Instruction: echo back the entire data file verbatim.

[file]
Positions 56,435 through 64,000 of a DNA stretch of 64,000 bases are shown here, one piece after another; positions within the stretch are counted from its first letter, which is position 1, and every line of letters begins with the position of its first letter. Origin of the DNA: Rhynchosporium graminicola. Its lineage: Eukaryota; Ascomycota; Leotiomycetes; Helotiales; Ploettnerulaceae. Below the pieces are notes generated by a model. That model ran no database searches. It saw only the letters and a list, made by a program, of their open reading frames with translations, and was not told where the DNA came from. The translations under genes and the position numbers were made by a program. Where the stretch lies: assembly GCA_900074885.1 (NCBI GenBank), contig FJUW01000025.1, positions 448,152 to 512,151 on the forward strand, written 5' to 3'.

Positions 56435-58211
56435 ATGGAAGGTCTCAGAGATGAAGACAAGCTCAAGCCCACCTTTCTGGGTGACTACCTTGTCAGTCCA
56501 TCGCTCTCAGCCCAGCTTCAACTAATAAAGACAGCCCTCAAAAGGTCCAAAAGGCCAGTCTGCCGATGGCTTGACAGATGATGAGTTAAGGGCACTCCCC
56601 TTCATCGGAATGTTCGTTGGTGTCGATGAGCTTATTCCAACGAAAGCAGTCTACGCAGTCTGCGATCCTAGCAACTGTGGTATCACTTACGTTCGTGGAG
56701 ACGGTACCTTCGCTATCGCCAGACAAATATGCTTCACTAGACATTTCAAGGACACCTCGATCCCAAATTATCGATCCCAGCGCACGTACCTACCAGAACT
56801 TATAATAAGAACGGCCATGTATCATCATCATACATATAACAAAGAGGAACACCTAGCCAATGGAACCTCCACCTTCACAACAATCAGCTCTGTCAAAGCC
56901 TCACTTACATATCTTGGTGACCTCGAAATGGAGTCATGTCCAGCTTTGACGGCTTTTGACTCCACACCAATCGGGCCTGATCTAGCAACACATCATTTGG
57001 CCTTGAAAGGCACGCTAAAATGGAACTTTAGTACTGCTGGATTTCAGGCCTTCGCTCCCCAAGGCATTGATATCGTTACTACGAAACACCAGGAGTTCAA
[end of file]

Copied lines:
Positions 56,435 through 64,000 of a DNA stretch of 64,000 bases are shown here, one piece after another; positions within the stretch are counted from its first letter, which is position 1, and every line of letters begins with the position of its first letter. Origin of the DNA: Rhynchosporium graminicola. Its lineage: Eukaryota; Ascomycota; Leotiomycetes; Helotiales; Ploettnerulaceae. Below the pieces are notes generated by a model. That model ran no database searches. It saw only the letters and a list, made by a program, of their open reading frames with translations, and was not told where the DNA came from. The translations under genes and the position numbers were made by a program. Where the stretch lies: assembly GCA_900074885.1 (NCBI GenBank), contig FJUW01000025.1, positions 448,152 to 512,151 on the forward strand, written 5' to 3'.

Positions 56435-58211
56435 ATGGAAGGTCTCAGAGATGAAGACAAGCTCAAGCCCACCTTTCTGGGTGACTACCTTGTCAGTCCA
56501 TCGCTCTCAGCCCAGCTTCAACTAATAAAGACAGCCCTCAAAAGGTCCAAAAGGCCAGTCTGCCGATGGCTTGACAGATGATGAGTTAAGGGCACTCCCC
56601 TTCATCGGAATGTTCGTTGGTGTCGATGAGCTTATTCCAACGAAAGCAGTCTACGCAGTCTGCGATCCTAGCAACTGTGGTATCACTTACGTTCGTGGAG
56701 ACGGTACCTTCGCTATCGCCAGACAAATATGCTTCACTAGACATTTCAAGGACACCTCGATCCCAAATTATCGATCCCAGCGCACGTACCTACCAGAACT
56801 TATAATAAGAACGGCCATGTATCATCATCATACATATAACAAAGAGGAACACCTAGCCAATGGAACCTCCACCTTCACAACAATCAGCTCTGTCAAAGCC
56901 TCACTTACATATCTTGGTGACCTCGAAATGGAGTCATGTCCAGCTTTGACGGCTTTTGACTCCACACCAATCGGGCCTGATCTAGCAACACATCATTTGG
57001 CCTTGAAAGGCACGCTAAAATGGAACTTTAGTACTGCTGGATTTCAGGCCTTCGCTCCCCAAGGCATTGATATCGTTACTACGAAACACCAGGAGTTCAA